This is my tennis blog, Lefty Advantage. Tennis is my biggest passion in life and I started this site to discuss the great game. I mainly follow the career of Roger Federer, but I truly love watching all tennis, whether it be the final of a Grand Slam
or a junior tournament on the other side of the world.

I have played tennis for 13 years. If you ever met me, I could talk your head off about all things tennis for hours on end if you would let me. Welcome, and enjoy the writing!

Thursday, December 13, 2012

Federer's '13 Schedule Thoughts

Hey all, just a formal rambling on what Federer's 2013 season might bring and what we can expect from him given the schedule he has set out for himself.


As far as tennis seasons go for players at age 30 or over, Roger Federer's 2012 campaign must be placed among the best. He won his seventh Wimbledon, he reached World #1 and stayed there for 17 weeks, and he won six titles while finishing runner-up at another three. After a 2011 season that left more to be desired, he came through big for his fans in 2012 and used every ounce of energy he had to achieve all his goals.

2013 could be a little different.  He released his schedule a while ago and there are some notable tournaments missing - specifically Miami and Basel, his home tournament. It is speculated that he will reach a deal with the tournament's organizers by next October, and I'm betting he will. But he certainly won' play Miami.

Overall, his schedule looks like this: open the season at the Australian Open without any warmup tournaments, as has been customary for the two-time defending champion Down Under, Novak Djokovic. Then the Maestro will be off to defend 1000 points in Rotterdam and Dubai, before defending another 1000 in Indian Wells. After that, he takes a month-plus long break and returns to action in Madrid, which unfortunate for him, is back to red clay next year. He is skipping Monte Carlo just as he did in 2012. After Madrid he plays Rome and then it's off to Roland Garros.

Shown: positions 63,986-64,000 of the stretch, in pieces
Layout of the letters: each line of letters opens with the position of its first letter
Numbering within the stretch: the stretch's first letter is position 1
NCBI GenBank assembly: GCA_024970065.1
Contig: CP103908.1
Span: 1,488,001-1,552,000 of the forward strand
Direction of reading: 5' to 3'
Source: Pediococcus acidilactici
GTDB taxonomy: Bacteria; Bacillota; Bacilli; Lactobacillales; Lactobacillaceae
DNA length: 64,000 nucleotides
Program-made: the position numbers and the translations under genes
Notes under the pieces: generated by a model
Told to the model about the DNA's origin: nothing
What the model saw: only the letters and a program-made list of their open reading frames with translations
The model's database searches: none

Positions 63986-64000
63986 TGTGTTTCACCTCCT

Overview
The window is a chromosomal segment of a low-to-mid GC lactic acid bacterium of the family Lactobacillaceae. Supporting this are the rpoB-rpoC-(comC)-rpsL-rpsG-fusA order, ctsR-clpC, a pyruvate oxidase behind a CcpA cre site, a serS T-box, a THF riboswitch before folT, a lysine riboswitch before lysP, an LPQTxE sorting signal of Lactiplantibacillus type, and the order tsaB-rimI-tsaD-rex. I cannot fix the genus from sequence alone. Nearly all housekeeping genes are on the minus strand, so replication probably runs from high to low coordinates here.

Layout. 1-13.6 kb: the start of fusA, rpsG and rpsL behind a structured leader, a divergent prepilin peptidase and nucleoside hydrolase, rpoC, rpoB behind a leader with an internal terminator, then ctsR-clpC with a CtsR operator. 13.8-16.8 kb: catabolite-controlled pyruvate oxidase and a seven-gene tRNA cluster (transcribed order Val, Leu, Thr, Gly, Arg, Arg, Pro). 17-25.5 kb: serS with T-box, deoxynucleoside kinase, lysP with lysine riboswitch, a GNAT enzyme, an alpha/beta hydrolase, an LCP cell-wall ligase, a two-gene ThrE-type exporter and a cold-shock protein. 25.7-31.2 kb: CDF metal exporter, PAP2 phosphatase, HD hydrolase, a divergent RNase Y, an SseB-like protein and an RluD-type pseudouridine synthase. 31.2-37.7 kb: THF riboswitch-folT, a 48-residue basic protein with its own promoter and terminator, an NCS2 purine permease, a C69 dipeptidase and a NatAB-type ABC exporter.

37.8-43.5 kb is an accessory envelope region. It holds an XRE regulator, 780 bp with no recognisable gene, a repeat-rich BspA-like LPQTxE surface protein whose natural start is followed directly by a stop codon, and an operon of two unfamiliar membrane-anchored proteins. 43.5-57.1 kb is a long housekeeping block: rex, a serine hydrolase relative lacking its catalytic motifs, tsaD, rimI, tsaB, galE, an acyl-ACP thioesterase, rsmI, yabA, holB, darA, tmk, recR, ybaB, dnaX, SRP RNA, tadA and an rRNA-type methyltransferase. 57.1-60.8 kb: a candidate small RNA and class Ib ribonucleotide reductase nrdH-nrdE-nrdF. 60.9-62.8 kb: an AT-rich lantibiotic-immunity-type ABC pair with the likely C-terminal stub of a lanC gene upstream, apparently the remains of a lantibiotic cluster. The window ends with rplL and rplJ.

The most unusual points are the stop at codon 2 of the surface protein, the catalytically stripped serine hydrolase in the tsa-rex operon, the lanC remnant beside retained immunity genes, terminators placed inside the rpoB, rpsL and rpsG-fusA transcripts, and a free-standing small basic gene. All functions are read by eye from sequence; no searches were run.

Just as in '12, he'll warm up on the green stuff in Halle, before chasing his record-breaking 8th Wimbledon title. Then his summer will be a little less strenuous for him, as there are no Olympics to play in this coming year. So after the break, he plays in Montreal and Cincinnati before suiting up in dark colours yet again for the US Open. Then after that break, he will play Shanghai, Paris, and the World Tour Finals (well, assuming he gets there which he most certainly should).

So overall he is scheduled to play in 7 Masters tournaments and 14 tournaments overall (if he doesn't make changes, and 15 including the WTF), which are down from the numbers he usually posts. However, Roger is a master at keeping his body fresh for the big tournaments, and he knows what he's doing. Having the extended breaks after Indian Wells, Wimbledon, and the US Open will keep him sharp mentally and physically for all divisions of the year.

The big announcement Federer made was that he was not going to be playing Davis Cup next year, which is an unpopular decision in his home nation. Regardless, this is the best thing for him to do. The Swiss have a World Group tie against the Czech Republic in February, who of course won the whole tournament defeating Spain a few weeks ago.

It is wise for Roger not to play Davis Cup for health reasons, to not tire him out. But even with his help, the Swiss would have a hard time beating the solid Czech squad led by Tomas Berdych. Even if Roger was to, say, win his opening match against Radek Stepanek, and Berdych beats Wawrinka, the doubles tie would likely go to Berdych and Stepanek as Roger and Stan aren't the greatest doubles team and the #2 Swiss is a bit of an inconsistent weak link in that pair.

Overall, it's just not worth it to play Davis Cup because Roger would have to reduce his schedule even further. At this point in his career, it is all about playing well at the Slams and with this kind of schedule, he will aim to go far in every event he enters.

In 2013, winning either of the four Slams will be very, very special. The Australian Open becausehe hasn't won it in what will be three years and a win would make him the first 5-time champion there. A second win at the French Open would further cement his legacy. An 8th Wimbledon win would put him alone at the top at SW19, and after four straight years of so-close-but-not-close-enough kind of losses, winning a 6th US Open would be extremely special.

We know that every top player goes into every tournament with the expectations of winning, but there are many tournaments on Roger's calendar that he can enter knowing he's the either the favourite or at very least co-favourite. Those would be Rotterdam, Dubai, Halle, Wimbledon, Cincinnati, the US Open, Paris, and the World Tour Finals (and Basel if he plays). It is unreasonable for him to win all those tournaments, but a good goal for me if I were him would be one Slam, two Masters, and perhaps one or two other titles.

2013 should be an exciting year for Roger. He accomplished so much in 2012 that he appears very relaxed during the exhibitions he's playing in South America (more of that coming up), and if he's relaxed and pressure-free heading into the new year, it could spell danger for opponents and further success for the Master.

Have an early happy holidays, everyone.